Concept Name: Malleshwaram’s Sparrows
Sparrows are connected to the old world of Malleshwaram. Spandana’s mural brings to notice one of the last known population pools of sparrows. The memories of Malleshwaram are often ﬁlled with stories of sparrows from childhood. This mural not only connects with the disappearing biodiversity but also the nostalgic deep connection to nature that Malleshwaram has.
Geechugalu: Tell us a bit about yourself, and your art practice involving disappearing sparrows in Malleshwaram.
Spandana: I’m a ceramic artist, currently pursuing my masters in Ceramic and glass design from Visva bharathi university, Bolpur, West Bengal. I’m also an illustrator and a graphic designer. In the art piece at Malleshwaram, I chose to highlight the problem of disappearing sparrows, which have long been residents of the area, and are now very few in number. I wanted to throw light on the said problem, while touching the nostalgia associated with the birds/ecosystem of the place.
A part of my project is also to install ceramic watering pots, which will be designed to be filled up with natural resources, such as rain or dew from the leaves of the tree directly above the mural, to help the birds in the area.
Geechugalu: Being an artist in the street art movement, are there any precursors to mural making that you would like to share with an aspiring artist community?
Spandana: To me personally, understanding the physical location of the public art project and using the sensibilities of the area into your art is a major step.
Geechugalu: What had been some of the challenges that came up in executing a mural piece in a public space in a state of pandemic?
Spandana: In a state of pandemic, the most recurring issue was that the locals wanted to be involved in the project physically, due to long isolation/ missing of public interaction, and social distancing in such instances became a problem. They were extremely hospitable people who wanted to offer us refreshments, while this would’ve been a wonderful experience under normal circumstances; but during the pandemic it caused more stress than relief, contrary to their intentions.
Geechugalu: Describe a significant event that occurred as part of your public art experience. Why was this significant to you?
Spandana: One of the more memorable events that occurred during my public art experience, was that I had a father-daughter duo come in and help paint a part of the mural.
This was an extremely heart-warming experience, as the father and daughter seemed to be bonding in this activity, they were discussing how to be of best help to me, and spoke about the daughter’s interest in art, and how the father stopped making art ever since he moved to Bangalore to start a family.
Geechugalu: What underlying issues (societal, interpersonal) surfaced as a result of your public art experience?
Spandana: The conservancy lane that I was painting on, had one men’s PG, and all other structures were residential spaces, mostly occupied by families. I was told by one of the residents, that there have been instances of a bunch of young men smoking/ ganging up in the evenings on that street, which made it extremely difficult to let their children play out in the open after sundown, or even for the women to take a walk.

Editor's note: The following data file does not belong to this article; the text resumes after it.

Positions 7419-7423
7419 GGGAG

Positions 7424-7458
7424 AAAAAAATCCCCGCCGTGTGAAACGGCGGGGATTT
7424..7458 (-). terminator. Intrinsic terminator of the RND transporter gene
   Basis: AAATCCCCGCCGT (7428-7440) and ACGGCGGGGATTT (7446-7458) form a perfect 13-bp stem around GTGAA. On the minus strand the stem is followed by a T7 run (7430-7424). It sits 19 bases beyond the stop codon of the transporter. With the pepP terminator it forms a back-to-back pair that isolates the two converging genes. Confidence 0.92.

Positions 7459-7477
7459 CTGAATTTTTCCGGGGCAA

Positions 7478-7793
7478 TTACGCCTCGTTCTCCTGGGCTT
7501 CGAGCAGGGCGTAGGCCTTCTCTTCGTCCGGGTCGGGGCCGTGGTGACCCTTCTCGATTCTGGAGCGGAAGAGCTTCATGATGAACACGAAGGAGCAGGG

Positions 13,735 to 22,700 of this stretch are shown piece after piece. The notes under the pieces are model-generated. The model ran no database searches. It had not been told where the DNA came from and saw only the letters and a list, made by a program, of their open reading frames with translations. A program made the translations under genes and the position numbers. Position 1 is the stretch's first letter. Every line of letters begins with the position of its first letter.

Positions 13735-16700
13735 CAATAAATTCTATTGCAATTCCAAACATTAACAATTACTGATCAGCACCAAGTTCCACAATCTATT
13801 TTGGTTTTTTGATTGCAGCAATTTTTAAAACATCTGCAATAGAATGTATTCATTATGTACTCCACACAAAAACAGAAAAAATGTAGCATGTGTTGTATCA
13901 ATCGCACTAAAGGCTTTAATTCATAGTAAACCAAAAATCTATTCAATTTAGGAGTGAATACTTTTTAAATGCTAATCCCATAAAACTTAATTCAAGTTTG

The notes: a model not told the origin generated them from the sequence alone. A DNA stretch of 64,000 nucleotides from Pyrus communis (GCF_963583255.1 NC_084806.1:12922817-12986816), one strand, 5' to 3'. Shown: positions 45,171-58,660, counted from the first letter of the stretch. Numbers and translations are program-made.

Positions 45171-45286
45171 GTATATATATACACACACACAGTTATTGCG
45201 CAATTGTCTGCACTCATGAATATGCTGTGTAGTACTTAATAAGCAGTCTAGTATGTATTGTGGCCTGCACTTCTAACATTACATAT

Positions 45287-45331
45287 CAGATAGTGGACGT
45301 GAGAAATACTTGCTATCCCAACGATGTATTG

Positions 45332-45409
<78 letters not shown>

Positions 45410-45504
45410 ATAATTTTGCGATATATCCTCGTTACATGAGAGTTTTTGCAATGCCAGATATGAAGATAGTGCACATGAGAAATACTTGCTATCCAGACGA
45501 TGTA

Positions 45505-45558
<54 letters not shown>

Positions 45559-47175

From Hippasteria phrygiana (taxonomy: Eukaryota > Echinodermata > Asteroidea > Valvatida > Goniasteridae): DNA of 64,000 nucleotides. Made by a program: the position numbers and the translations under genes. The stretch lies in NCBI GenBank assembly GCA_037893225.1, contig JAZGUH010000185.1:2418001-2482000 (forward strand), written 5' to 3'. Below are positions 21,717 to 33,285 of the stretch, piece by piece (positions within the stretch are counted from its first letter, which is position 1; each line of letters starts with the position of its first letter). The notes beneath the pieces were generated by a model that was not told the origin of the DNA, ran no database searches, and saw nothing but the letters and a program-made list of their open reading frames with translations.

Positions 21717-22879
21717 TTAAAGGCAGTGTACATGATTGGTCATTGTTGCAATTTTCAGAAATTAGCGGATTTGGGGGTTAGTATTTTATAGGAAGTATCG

The same lady also mentioned that there was a chain snatching incident right outside the gate of her house, because of how inaccessible the lane had been.
Geechugalu: Was there a moment when you felt vulnerable or found difficulties during this project? Are there any other places you’ve painted at where you felt similarly?
Spandana: It’s not easy for a female artist to go to a conservancy lane and be alone. I had an experience there where I went a little ahead, and starting painting in a lane where there was a boy’s PG, and a constant movement of those guys up and down the road, so there was a need of a male volunteer to hang around at my site just to ensure some safety/security for the artist. It became a bit intimidating at one point envisioning the art in a particular space. There are certain vulnerabilities that don’t get accounted for.
Geechugalu: What were some of your highs or places where you felt that everything came together?
Spandana: After about 2 days of work on the mural, the piece started to come together.
There was a lot of appreciation from the people of the area, it started a lot of conversation in the community and that’s when I realised the purpose of the artwork was achieved to a certain extent at least.
Geechugalu: Do you carry any personal connection with Malleshwaram? If yes, then what have been some of your fondest memories in Malleshwaram?
Spandana: The fondest memory of Malleshwaram so far, has been the time I spent exploring the area and coming up with the concept of the mural that I wanted to paint.
That was a time that involved a lot of visits to the physical location of the area, understanding the ways of Malleshwaram, and exploring what made it so special.